The complaints about The Last Jedi are many: the treatment of Luke (which even his actor, Mark Hamill, hated, to the point that he has no interest in playing Luke again), Leia's Superman asspull, Finn's plot arc that serves practically zero purpose and has him undergo the same character arc as the last movie, the forced humor, the complete disregard for established fluff, disregard for even the most basic laws of physics, the fact that the central conflict is essentially the same as the one in the originals right down to the last stand ripped straight out of Empire, the PC bullshit (a hipster admiral who the plot always treats as being in the right despite killing 90% of the Resistance, the Gilded Age planet arc that sucks up a third of the movie to no benefit, Rose expressing her desire to get BLACKED with a horrendous and forced #LoveTrumpsHate one-liner in the final act) added solely to virtue-signal and the whole thing being basically a 2,5h screed against the franchise it belongs to and the culture which spawned it.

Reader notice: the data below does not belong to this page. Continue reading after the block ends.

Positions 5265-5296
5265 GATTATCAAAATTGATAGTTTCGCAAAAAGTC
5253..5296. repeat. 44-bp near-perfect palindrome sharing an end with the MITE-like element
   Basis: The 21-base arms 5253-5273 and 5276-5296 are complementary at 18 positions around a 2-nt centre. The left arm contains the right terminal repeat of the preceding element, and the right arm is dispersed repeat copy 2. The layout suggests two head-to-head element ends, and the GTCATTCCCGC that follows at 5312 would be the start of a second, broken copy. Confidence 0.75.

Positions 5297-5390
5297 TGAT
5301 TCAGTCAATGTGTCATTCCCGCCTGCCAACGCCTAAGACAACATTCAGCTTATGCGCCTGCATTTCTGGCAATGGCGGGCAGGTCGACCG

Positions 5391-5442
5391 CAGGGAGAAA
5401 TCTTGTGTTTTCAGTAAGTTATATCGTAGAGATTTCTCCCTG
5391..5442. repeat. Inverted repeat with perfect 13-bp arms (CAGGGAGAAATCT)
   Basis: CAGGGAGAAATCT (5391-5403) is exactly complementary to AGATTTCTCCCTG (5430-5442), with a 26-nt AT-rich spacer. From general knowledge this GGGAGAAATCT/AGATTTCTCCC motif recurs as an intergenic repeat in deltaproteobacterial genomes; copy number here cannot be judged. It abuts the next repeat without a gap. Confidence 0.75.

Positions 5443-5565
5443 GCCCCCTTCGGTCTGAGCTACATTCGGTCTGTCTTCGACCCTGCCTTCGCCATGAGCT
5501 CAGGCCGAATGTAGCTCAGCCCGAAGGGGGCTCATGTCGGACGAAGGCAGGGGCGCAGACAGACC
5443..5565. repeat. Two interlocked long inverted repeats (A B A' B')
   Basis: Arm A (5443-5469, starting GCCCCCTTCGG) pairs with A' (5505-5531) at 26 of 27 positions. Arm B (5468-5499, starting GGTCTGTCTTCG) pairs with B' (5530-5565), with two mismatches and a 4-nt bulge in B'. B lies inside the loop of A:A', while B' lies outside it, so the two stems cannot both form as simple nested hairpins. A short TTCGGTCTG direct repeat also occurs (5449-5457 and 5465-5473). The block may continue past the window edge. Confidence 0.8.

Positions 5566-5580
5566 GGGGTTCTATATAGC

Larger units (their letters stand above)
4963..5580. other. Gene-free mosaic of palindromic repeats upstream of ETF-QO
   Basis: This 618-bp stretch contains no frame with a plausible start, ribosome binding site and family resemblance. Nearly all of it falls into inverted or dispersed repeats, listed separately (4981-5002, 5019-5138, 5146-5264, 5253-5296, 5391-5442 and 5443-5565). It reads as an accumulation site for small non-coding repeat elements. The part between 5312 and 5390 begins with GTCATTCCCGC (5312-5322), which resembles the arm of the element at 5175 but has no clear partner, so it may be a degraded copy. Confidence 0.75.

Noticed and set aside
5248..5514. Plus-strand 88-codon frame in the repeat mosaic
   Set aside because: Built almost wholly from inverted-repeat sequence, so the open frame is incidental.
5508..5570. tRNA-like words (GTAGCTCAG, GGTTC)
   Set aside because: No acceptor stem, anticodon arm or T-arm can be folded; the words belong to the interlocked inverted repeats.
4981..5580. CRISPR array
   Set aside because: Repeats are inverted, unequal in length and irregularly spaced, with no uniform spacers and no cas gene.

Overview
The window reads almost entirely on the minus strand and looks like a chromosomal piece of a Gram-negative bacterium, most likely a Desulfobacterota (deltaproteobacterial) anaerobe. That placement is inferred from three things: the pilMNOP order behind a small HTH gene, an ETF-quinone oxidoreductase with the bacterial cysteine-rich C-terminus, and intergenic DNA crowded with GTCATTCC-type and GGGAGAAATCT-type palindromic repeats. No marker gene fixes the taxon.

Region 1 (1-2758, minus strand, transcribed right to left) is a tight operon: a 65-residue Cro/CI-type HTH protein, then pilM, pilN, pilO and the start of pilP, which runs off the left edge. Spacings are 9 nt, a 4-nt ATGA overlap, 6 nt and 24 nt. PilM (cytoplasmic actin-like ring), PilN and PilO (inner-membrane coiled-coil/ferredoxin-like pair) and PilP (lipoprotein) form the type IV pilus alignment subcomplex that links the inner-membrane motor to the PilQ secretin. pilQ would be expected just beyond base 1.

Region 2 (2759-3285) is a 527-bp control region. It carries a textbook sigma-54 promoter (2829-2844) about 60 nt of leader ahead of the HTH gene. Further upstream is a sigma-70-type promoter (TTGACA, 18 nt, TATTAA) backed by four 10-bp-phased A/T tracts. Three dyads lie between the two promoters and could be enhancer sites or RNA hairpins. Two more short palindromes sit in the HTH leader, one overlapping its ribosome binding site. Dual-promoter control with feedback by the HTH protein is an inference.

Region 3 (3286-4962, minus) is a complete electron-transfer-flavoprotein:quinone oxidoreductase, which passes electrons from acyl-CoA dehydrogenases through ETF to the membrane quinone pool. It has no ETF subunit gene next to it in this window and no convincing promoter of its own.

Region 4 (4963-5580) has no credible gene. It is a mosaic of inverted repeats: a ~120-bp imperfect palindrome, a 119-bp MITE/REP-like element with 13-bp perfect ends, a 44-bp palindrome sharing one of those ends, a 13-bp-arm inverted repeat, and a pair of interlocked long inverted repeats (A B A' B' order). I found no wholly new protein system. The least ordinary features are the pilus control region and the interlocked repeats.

Fans have also criticized the movie for dropping or discarding major plot points from TFA and repeatedly invoking Shamalamadingdong-tier plot twists for cheap gotchas that are somehow less interesting than the recycled cliches they play off of. Director Rian Johnson has responded by shitting on said critics and trying to defend the film on social media like something out of an ED article. (Important note: George Lucas never tried to defend the prequels, despite the huge backlash at the time, and he agreed with fans that The Star Wars Holiday Special was an abomination.) It later came out that Johnson had not been given any kind of roadmap beyond Lucas' old and unfinished concept scripts and was not allowed to see what Abrams had done until TLJ was too far into production to write in most of the previous movie's plot points, which makes the fail Disney's fault just as much as it is Johnson's. Except we also know that he had at least a modicum of influence over the ending of TFA, so they must have talked on at least some degree. As with TFA Lucasfilm has tried to paper over the holes with tie-in material, and just like TFA the fans recognize the damage control.